- NEW: David Cameron: "We want to know these changes are irreversible"
- Pro-democracy leader Aung San Suu Kyi says suspension of sanctions will send right signal
- Cameron is the first high-profile Western leader to visit Myanmar in decades
- Myanmar's authoritarian military leaders have recently begun loosening their grip on power
British Prime Minister David Cameron arrived in Myanmar Friday on the first visit by a high-profile Western leader to the nation in decades.
Speaking alongside pro-democracy leader Aung San Suu Kyi in Yangon, he said that sanctions should be suspended, rather than lifted entirely, to encourage further progress in democracy and human rights in Myanmar.
"We must respond with caution, with care. We must always be skeptical and questioning, because we want to know these changes are irreversible," Cameron said.
The sanctions to be suspended will not include the embargo on arms sales, he said.
Suu Kyi said she supported the suspension of sanctions because it acknowledged the role played by Myanmar's President Thein Sein and other reformers in bringing about change.
The suspension also makes it clear that sanctions could be reimposed if reforms are obstructed, she said.
Cameron earlier met with the president during a brief stop in Naypyidaw, the Southeast Asian country's capital.
Cameron's visit to Myanmar, a former British colony also known as Burma, comes two weeks after Suu Kyi's party won dozens of seats in elections and marks the latest step towards international rehabilitation for Myanmar.
Cameron is the first British prime minister to visit the country in more than 60 years, Downing Street said.
British Ambassador to Burma Andy Heyn said the visit was "a clear statement of the British government's intention to support the president and Daw Aung San Suu Kyi" as they continue the long process of reform.
Until very recently, the prospect of such a high-level visit was "so far-fetched as to be absurd," Heyn wrote in a piece published on the UK Foreign Office website ahead of the trip.
Cameron also met with British Embassy officials in Yangon.
Myanmar's authoritarian military rulers have begun loosening their grip on power, after decades in which dissent was stifled and freedoms severely limited.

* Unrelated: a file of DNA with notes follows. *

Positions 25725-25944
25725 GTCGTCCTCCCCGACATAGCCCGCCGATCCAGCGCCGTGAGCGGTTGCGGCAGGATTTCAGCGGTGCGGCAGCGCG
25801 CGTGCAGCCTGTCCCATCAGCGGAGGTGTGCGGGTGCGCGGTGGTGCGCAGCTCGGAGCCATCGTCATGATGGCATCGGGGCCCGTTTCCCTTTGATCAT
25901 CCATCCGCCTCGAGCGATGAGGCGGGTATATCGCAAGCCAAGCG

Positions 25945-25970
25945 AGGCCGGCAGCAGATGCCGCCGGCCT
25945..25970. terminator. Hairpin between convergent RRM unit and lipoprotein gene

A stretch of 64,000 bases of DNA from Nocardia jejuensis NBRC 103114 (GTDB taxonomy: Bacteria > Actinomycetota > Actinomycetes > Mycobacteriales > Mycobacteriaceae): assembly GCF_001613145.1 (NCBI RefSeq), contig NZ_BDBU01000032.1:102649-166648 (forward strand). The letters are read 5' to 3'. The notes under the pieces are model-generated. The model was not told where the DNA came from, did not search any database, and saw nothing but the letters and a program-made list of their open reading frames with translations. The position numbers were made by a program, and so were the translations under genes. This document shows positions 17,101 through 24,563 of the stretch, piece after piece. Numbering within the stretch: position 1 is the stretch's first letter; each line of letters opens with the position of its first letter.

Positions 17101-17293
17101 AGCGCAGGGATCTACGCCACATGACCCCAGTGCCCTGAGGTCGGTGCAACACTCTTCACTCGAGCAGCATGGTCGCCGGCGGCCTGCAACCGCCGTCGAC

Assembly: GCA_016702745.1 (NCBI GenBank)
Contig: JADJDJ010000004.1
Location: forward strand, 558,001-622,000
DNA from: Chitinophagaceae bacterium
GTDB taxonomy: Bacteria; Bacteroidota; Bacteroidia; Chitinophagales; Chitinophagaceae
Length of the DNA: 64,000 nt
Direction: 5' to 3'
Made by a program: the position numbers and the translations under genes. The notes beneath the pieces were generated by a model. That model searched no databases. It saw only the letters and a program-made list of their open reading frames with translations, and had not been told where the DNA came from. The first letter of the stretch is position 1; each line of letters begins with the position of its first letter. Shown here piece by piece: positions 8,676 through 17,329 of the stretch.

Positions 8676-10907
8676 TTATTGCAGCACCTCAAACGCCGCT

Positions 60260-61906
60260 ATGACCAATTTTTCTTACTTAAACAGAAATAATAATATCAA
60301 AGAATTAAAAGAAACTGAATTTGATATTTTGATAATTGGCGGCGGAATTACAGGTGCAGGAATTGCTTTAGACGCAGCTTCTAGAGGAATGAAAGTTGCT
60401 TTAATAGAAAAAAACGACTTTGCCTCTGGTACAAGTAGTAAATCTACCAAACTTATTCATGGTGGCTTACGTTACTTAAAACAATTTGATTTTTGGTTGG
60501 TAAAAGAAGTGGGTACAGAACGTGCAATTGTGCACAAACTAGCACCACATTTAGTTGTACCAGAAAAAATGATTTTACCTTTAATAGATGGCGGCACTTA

In the past 12 months, the government has pardoned hundreds of political prisoners, secured a ceasefire with Karen rebels and agreed to negotiate with other ethnic rebel groups.
U.S. Secretary of State Hillary Clinton described the by-elections that took place April 1 as "an important step in Burma's democratic transformation." Myanmar is sometimes referred to as Burma. Suu Kyi's National League for Democracy, or NLD, won 43 of the 44 seats it contested.
The Obama administration is now taking several significant steps to normalize relations with the country, including facilitating travel to the United States for select government officials and members of parliament.
Clinton visited Myanmar in December -- a historic trip marking the first time a secretary of state had been to the country in more than 50 years -- and British Foreign Secretary William Hague visited the following month.
While control of parliament will not change despite the opposition's strong performance in the by-elections, the result nonetheless gives the NLD and Suu Kyi a notable presence in the country's parliament.
Suu Kyi, who was elected in the constituency of Kawhmu, has been invited to attend her first session of parliament in Naypyidaw on April 23, said U Tin Kyaw, a senior NLD official.
Myanmar's legislature has 664 seats, more than 80% of which are still held by lawmakers aligned with the military-backed ruling party, the Union Solidarity and Development Party (USDP).
Suu Kyi, 66, led her party to a landslide victory the previous time Myanmar held multiparty elections, in 1990. But the junta ignored the results and placed her under house arrest.
Released in November 2010, Suu Kyi was allowed to crisscross the country to rally support for the NLD at the elections.